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If you start rationalizing this very interesting question, there are not very many steps before you need to ask "What is the meaning of Life?". There, you reach an impasse.

It is not dissimilar to the question about the value of preserving endangered species. However, there is a difference. One can argue that diverse speciation in the biosphere has utility, in that is assures that all niches are filled in order to facilitate the balance of nature, which can be sent askew by the extirpation of a cog on the wheel. But no such parallel can be drawn concerning the variegation of human languages, so the value of preserving any language is less clear. Nothing will be thrown off kilter, if a language dies, provided the speakers of that language continue to function in normal discourse.
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Unread 03-22-2012, 11:10 AM
 
Location: Fife
6,267 posts, read 3,691,480 times
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Surely if people want to preserve their language they will.
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Unread 03-22-2012, 12:38 PM
 
Location: Yorkshire, England
4,148 posts, read 2,833,571 times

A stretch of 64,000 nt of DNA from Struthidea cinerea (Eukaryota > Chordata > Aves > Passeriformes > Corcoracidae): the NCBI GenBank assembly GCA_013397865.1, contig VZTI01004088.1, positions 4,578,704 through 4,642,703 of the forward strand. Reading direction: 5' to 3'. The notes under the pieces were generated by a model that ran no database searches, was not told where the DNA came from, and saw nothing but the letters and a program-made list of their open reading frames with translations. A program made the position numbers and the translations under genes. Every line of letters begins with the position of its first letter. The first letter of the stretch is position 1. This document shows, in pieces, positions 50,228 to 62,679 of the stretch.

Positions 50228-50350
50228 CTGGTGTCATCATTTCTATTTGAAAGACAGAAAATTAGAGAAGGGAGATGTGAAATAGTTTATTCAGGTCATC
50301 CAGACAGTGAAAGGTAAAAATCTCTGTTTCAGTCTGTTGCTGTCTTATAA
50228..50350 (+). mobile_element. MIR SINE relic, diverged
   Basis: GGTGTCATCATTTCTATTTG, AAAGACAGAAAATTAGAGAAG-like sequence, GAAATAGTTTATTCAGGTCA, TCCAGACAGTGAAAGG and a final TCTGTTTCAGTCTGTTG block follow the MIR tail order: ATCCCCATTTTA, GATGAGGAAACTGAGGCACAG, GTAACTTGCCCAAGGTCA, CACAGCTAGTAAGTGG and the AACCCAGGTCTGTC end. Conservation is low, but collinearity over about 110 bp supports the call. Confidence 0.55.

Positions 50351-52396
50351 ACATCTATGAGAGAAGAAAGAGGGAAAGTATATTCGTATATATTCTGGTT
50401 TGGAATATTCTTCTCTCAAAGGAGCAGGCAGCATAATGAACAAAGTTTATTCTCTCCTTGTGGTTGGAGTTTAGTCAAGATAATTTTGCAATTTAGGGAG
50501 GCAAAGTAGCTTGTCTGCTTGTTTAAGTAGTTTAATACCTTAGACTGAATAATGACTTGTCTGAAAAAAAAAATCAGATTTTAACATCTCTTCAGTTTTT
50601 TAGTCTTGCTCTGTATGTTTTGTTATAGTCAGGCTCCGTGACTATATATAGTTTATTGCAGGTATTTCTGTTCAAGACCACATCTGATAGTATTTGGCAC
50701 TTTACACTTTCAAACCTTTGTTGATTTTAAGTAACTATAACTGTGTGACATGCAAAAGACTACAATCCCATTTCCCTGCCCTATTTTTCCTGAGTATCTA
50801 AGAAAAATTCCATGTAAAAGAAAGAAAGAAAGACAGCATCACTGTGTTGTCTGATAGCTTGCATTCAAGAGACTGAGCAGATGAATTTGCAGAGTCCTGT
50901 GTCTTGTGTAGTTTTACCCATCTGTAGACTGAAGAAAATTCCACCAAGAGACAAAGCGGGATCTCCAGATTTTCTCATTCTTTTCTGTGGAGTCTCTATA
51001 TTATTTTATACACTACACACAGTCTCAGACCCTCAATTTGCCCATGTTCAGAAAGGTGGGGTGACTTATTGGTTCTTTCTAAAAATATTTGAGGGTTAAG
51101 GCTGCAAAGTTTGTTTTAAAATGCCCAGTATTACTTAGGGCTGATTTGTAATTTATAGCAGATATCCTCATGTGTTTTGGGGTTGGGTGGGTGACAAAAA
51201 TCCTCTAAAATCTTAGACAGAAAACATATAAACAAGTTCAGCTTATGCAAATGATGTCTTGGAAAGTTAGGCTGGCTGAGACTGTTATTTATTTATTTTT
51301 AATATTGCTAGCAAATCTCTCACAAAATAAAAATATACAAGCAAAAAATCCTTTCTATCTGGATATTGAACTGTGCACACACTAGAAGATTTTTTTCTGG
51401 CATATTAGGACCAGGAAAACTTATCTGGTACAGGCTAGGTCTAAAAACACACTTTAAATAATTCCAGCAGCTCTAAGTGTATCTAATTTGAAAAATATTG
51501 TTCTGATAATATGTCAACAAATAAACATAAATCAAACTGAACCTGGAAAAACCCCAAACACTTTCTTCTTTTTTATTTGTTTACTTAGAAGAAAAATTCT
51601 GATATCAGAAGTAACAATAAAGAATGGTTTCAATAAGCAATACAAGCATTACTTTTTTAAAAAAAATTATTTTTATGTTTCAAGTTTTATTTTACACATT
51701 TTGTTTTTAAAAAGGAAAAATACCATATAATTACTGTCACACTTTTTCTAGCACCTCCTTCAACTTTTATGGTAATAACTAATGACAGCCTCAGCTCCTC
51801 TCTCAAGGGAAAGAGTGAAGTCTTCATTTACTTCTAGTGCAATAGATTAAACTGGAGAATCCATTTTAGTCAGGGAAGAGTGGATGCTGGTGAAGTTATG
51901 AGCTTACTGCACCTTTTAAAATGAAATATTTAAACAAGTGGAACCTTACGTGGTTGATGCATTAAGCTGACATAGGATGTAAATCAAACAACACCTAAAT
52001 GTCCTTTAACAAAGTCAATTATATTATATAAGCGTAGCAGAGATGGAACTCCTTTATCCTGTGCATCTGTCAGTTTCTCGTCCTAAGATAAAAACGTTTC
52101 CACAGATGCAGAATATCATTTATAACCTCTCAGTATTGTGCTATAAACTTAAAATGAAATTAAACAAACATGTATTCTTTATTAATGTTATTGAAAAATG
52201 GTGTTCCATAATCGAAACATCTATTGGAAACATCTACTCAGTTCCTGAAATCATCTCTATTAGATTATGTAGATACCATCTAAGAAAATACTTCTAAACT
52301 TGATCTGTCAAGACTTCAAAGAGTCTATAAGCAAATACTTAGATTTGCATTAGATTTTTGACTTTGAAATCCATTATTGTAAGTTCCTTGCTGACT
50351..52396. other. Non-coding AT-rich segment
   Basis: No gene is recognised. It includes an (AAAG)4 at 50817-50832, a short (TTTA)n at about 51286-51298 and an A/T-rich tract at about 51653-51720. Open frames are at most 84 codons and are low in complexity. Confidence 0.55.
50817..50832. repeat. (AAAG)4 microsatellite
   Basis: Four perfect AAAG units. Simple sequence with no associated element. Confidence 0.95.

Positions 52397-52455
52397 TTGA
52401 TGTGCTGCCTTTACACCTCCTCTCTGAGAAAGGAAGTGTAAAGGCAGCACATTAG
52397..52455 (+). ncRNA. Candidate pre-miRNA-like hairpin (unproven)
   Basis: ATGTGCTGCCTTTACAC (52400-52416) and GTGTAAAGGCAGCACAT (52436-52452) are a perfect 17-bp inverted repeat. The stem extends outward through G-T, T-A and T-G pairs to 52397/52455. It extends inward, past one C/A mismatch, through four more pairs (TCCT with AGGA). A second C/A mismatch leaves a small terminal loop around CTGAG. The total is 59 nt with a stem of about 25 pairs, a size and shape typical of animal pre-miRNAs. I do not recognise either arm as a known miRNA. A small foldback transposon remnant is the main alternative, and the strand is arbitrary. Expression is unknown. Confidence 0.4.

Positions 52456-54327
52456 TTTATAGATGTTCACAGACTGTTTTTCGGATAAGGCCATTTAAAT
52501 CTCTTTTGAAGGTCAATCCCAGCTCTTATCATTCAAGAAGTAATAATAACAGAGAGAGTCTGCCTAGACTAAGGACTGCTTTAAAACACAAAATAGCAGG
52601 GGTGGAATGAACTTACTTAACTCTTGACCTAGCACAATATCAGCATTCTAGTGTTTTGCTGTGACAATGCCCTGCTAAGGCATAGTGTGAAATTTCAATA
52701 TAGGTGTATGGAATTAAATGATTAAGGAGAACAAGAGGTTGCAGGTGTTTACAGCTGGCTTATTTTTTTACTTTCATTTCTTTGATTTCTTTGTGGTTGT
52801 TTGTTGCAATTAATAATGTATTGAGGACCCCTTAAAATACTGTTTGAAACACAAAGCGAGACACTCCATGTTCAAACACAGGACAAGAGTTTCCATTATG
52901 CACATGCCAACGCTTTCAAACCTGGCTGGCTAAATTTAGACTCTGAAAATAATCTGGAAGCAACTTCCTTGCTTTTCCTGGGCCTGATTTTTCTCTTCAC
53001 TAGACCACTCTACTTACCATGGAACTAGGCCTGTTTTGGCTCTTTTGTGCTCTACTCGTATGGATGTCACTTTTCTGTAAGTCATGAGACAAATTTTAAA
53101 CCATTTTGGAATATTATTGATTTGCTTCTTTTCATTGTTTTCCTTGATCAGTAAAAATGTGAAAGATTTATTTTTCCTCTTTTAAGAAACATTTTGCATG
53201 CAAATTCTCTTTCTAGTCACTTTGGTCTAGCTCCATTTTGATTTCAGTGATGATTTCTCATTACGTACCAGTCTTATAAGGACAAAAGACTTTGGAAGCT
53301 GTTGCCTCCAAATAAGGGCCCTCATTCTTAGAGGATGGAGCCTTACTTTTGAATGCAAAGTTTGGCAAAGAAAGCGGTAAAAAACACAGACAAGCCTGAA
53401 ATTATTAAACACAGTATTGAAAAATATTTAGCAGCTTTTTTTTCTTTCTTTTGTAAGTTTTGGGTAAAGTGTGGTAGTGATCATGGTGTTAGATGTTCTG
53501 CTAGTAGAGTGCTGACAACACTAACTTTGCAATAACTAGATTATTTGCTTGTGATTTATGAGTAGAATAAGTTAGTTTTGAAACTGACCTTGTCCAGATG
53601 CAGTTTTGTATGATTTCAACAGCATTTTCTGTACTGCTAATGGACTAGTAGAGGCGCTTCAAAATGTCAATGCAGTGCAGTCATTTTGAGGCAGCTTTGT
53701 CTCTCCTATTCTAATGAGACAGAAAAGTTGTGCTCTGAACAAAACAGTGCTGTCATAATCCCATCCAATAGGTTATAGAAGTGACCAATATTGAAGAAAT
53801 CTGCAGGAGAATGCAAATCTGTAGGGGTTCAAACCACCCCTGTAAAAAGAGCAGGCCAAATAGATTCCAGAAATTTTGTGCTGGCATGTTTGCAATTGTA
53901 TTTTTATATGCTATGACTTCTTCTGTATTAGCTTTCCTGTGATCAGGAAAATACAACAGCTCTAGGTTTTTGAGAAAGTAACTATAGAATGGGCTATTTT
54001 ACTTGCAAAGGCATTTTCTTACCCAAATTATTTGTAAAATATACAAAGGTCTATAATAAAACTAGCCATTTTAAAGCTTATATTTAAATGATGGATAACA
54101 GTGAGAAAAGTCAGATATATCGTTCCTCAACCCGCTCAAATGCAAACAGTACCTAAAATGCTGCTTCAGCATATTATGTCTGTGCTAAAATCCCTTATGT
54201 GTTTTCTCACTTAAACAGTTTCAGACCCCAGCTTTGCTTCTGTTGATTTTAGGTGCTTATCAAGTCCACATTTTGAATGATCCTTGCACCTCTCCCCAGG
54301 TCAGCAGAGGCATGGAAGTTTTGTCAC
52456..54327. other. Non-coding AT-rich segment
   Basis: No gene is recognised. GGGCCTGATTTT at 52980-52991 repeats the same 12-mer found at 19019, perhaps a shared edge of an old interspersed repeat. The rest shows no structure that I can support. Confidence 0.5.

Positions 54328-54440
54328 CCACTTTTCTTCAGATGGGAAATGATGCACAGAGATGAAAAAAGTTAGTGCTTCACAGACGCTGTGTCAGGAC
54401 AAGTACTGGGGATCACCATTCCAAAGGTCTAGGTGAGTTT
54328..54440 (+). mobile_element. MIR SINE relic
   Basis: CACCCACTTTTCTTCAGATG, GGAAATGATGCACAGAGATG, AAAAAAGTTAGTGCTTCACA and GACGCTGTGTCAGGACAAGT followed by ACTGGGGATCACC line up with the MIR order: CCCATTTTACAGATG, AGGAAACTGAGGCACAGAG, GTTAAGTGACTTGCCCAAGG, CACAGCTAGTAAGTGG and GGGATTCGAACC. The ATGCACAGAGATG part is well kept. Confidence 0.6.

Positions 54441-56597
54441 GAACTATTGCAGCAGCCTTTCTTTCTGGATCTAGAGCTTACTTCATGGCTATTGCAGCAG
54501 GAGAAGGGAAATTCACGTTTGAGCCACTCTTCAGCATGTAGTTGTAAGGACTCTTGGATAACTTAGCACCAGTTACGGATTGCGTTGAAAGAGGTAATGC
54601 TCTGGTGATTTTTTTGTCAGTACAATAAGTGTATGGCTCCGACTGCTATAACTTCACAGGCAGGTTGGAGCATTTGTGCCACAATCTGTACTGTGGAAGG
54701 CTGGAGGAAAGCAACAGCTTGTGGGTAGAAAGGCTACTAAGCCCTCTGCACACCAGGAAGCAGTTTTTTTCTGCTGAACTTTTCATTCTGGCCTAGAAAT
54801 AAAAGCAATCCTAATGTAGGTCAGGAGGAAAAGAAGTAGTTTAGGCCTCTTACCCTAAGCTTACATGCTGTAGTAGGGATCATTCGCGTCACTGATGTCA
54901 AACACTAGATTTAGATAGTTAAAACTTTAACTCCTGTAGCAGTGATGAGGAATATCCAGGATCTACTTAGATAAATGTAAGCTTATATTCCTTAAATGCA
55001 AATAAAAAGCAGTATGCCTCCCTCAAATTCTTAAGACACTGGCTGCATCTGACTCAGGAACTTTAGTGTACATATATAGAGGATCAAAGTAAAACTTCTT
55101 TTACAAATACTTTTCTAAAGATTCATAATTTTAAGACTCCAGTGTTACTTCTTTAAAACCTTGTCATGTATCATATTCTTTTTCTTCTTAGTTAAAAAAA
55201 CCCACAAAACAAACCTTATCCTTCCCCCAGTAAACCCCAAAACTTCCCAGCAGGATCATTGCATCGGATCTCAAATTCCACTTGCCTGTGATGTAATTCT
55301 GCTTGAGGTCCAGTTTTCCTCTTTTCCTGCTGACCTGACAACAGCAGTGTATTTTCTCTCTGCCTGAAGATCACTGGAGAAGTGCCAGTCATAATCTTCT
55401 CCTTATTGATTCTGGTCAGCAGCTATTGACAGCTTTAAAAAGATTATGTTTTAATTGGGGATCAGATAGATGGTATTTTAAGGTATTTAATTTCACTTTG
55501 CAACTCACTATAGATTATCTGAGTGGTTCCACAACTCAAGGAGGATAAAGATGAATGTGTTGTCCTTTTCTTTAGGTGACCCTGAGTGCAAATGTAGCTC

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Quote:
Originally Posted by paull805 View Post
Surely if people want to preserve their language they will.
Exactly. A language only goes extinct when nobody wants to speak it any more. Welsh is a great example of a language surviving solely due to the will of its speakers to keep it going. Wales has been in a union with England for centuries and doesn't even have its own legal system, in the last 100-200 years in particular there's been substantial movement of bilingual Welsh speakers out of the country and monoglot English speakers into the country, the Welsh language was for a long time not given any official status, was banned in schools and was considered an 'inferior' language, and Wales is right next to a more prosperous country with a major English-speaking cultural output, so considering how it's a difficult language to learn and how other languages in similar situations have fared you might expect it to be dying out.

Nowadays though because of the will of the Welsh people to preserve their language (even though they all speak English as native speakers too) and campaign for its legal recognition the number of Welsh speakers is actually going up, as are the number of books and newspapers written in the language; it's now a compulsory subject in Welsh schools with equal legal status in all official documents (I went to university there, and my bilingual degree certificate even has the Welsh before the English) and necessary to get almost any kind of public sector job (at least in the northwest of the country where I lived). Compare this to a language like Sicilian, which is in a vaguely similar situation re. Italy as Wales is to the rest of the United Kingdom but which doesn't even have an central body never mind official status or presence in the local education system.